The magic of the theatre
As a theatre lover from an early age, I started building up a collection of theatre programmes more by accident than intention, starting with those glittering Blackpool summer shows of yesteryear and continuing through drama and top contemporary musicals.
In the old days the programmes were much simpler, and prices ranged from three old pence to sixpence, a far cry from today’s prices, as were the costs of theatre seats. In 1965 seats for the Ken Dodd Show at the London Palladium ranged from 7/6d to . According to the programme, dining atVerreys in Regent Street cost 21/- for four courses.
Many programmes for the Ken Dodd Show were saved, mostly from his shows at the Blackpool Opera House in the 1960s, but one of the earliest dated from 1955 – Peter Webster’s production at the Central Pier which boasted Ken Dodd and Morecambe andWise on the same bill, together with Jimmy Clitheroe, who was billed as a little comedian with a big future.
In the same year George and Alfred Black pre-sentedThe Big Show at the Opera House, with Jewel and Warriss and Alma Cogan, a spectacular variety show with high-kicking show girls, specialty acts, sketches and the staging of the San Francisco Earthquake! This was typical fare for the big seaside variety show.
Producer Peter Webster used to stage talent shows on the Central Pier with both children and adults, and was very popular with holiday audiences. He also spotted Ken Dodd, and brought him to Blackpool audiences.
Other top comedians graced the Blackpool stages, and they are all in my souvenir collection. Al Read, Nat Jackley, Charlie Chester, Dick Emery, Arthur Haynes, Arthur Askey and Max Bygraves. Some of these starred at the resort’s Winter Gardens in the 1960s, and before this, in 1957, Bob Monkhouse starred there, then again in 1960 in a musical play with a difference, Don’t Stop,You’re Killing Me. One of my early favourites, Dave King, wasn’t only a funny comedian and popular on TV, but also an excellent singer and actor. He had his show there in the 1950s, sharing the stage with ShaniWallis.
The North Pier’s theatre saw stars like Bruce Forsyth and a fairly new comedian called Des O’Connor as well as popular acts such as Pearl Carr and Teddy Johnson, vocal group The Mudlarks and the famous puppets Pinky and Perky, famous pigs long before Babe was born.
The Queens Theatre, demolished to make way for a store, saw singing stars such as The Beverley Sisters, Joan Regan, Eve Boswell,Anne Shelton and comics like Tommy Cooper. Shirley Bassey was a regular at the Blackpool Opera House, and she and stars such as Vera Lynn and Dora Bryan all did Sunday concerts, and were backed by the wonderful Bob Miller Orchestra in the 1960s. There were none of today’s self-contained acts or miming in those days.
FrankieVaughan weaved his magic at the old Palace Theatre, another venue destined for demolition in later years, as did a comparative newcomer, Roy Castle.
An early favourite of mine, Michael Holliday, starred in many Blackpool shows, scoring with his relaxed singing style at theatres such as the Hippodrome, later to became the ABC, which had shows with Frank Ifield, Kathy Kirby and Cliff Richard. Cliff was seen in his early days at Sheffield’s Lyceum, and drowned out by his screaming fans.
As well as musical shows, my programme collection brings back memories of many plays, including Signpost to Murder, with Margaret Lockwood, at London’s Cambridge Theatre and The Mousetrap. Wendy Craig and Michael Craig starred in I Love You, Mrs. Pattison at St. Martin’s, and before its West End debut a play called Make Me a Widow toured the provinces When my friend and I commented to the actors at the stage door about not liking the surprise ending, the stars Glyn Houston and Frederick Jaeger jokingly promised to have the ending re-written for the West End.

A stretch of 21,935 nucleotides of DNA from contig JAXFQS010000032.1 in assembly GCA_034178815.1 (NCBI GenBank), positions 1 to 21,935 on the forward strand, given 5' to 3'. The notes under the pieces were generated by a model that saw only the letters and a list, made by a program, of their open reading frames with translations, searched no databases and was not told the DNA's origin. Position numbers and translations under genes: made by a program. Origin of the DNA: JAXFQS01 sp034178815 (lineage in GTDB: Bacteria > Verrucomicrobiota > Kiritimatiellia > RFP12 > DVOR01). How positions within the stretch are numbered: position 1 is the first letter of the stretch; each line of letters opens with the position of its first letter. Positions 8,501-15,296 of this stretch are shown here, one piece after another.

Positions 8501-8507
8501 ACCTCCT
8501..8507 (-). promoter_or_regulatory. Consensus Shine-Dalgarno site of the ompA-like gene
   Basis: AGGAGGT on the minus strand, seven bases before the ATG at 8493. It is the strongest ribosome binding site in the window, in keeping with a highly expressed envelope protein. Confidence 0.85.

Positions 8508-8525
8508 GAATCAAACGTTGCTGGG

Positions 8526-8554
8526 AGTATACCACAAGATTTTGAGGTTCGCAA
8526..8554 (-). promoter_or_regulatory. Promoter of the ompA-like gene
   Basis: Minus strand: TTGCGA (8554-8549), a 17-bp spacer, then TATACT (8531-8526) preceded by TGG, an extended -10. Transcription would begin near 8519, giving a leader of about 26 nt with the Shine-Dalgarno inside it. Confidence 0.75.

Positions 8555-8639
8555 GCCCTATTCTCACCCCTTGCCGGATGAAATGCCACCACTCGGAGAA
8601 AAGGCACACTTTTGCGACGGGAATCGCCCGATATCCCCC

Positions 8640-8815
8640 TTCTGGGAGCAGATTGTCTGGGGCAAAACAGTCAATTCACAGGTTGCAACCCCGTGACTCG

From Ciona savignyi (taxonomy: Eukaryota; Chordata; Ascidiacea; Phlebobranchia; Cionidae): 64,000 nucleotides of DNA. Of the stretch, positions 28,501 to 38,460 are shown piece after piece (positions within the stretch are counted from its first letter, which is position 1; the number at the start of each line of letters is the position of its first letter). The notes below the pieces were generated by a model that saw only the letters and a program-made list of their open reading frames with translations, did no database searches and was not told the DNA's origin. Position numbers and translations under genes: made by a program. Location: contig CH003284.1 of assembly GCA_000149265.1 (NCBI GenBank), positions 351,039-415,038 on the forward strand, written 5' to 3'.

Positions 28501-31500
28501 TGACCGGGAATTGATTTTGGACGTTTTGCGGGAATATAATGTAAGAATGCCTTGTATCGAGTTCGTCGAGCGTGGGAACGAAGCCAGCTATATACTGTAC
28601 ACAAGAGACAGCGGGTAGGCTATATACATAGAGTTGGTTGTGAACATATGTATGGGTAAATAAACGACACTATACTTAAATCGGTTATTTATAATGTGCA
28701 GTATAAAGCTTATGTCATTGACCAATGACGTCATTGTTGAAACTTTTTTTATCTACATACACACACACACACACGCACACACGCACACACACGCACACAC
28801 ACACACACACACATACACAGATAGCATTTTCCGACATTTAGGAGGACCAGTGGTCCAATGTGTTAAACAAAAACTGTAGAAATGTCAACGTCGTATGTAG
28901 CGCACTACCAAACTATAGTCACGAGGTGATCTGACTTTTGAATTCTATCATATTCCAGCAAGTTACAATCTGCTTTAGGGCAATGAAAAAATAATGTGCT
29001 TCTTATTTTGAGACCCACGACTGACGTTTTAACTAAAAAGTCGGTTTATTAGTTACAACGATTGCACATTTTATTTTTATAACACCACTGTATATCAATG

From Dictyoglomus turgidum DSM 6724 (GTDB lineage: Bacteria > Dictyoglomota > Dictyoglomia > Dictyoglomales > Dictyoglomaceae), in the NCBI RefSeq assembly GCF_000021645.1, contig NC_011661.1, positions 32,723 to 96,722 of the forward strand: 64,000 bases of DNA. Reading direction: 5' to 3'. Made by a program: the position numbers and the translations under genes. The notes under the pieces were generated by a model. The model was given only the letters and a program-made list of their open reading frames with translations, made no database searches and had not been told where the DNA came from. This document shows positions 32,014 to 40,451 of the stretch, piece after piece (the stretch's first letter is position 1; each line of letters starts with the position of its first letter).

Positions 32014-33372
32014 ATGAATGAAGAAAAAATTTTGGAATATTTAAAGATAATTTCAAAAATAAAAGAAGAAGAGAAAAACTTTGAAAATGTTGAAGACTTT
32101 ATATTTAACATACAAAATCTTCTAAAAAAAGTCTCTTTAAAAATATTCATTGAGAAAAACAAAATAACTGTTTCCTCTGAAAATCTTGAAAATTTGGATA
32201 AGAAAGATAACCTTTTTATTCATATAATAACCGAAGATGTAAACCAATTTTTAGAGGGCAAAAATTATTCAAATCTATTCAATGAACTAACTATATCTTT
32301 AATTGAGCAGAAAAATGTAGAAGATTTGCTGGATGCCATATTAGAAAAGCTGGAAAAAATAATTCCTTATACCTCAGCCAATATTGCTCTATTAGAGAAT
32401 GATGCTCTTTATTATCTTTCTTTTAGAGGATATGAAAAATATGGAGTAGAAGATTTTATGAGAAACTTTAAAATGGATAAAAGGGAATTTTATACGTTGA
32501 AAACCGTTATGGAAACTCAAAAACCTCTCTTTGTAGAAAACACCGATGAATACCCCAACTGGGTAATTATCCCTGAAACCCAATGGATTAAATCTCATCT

In more recent times top shows and dramas have come to the provinces, enabling us to enjoy the theatre on our doorsteps.The bulk of my programmes from later years come from the Sheffield Lyceum and Bradford Alhambra – great musicals which contrast from tuneful shows like 42nd
Street and Copacabana to ]esus Christ Superstar. Although Phantom of the Opera is one of the most spectacular shows, the stunning Les Miserables must be my all-time favourite.
Yet there are many more that have made impressions – Cats, West Side Story, Seven Brides for Seven Brothers, Oliver,Joseph and Evita. Marti Webb starred as Evita, and in contrast played Miss Hannigan in Annie, and that brilliant actress Sean Phillips brought to life Marlene Dietrich in the musical Marlene, before it opened in the West End.
Dramas such as the stage version of the film Brassed Off have made their debuts in the North.This highly-successful play premiered at the Sheffield Crucible before doing London. Acclaimed actors such as Sir Derek Jacobi, Frank Finlay, Nigel Havers and Michael Dennison appeared, as did the McGann Brothers – Joe in the impressive Cat on a Hot Tin Roof and Mark in An Inspector Calls. Both Dennis Waterman and the former Mrs .Waterman, Rula Lenski, have shown their talents in Jeffrey Barnard is Unwell and the Barbara Taylor Bradford first stage play, Dangerous to Know, which Rula herself was not too keen on.
Paul Eddington, shortly before his death, starred with Richard Briars in Home, making an excellent team, and Shirley Valentine was given the impeccable GwenTaylor treatment.
Stars galore, in a contrasting array of drama and music, over the years are all there in around 100 programmes, which hold magic memories of the theatre – and the theatre remains just as special today, with vast and varied entertainment which, hopefully, will captivate new generations.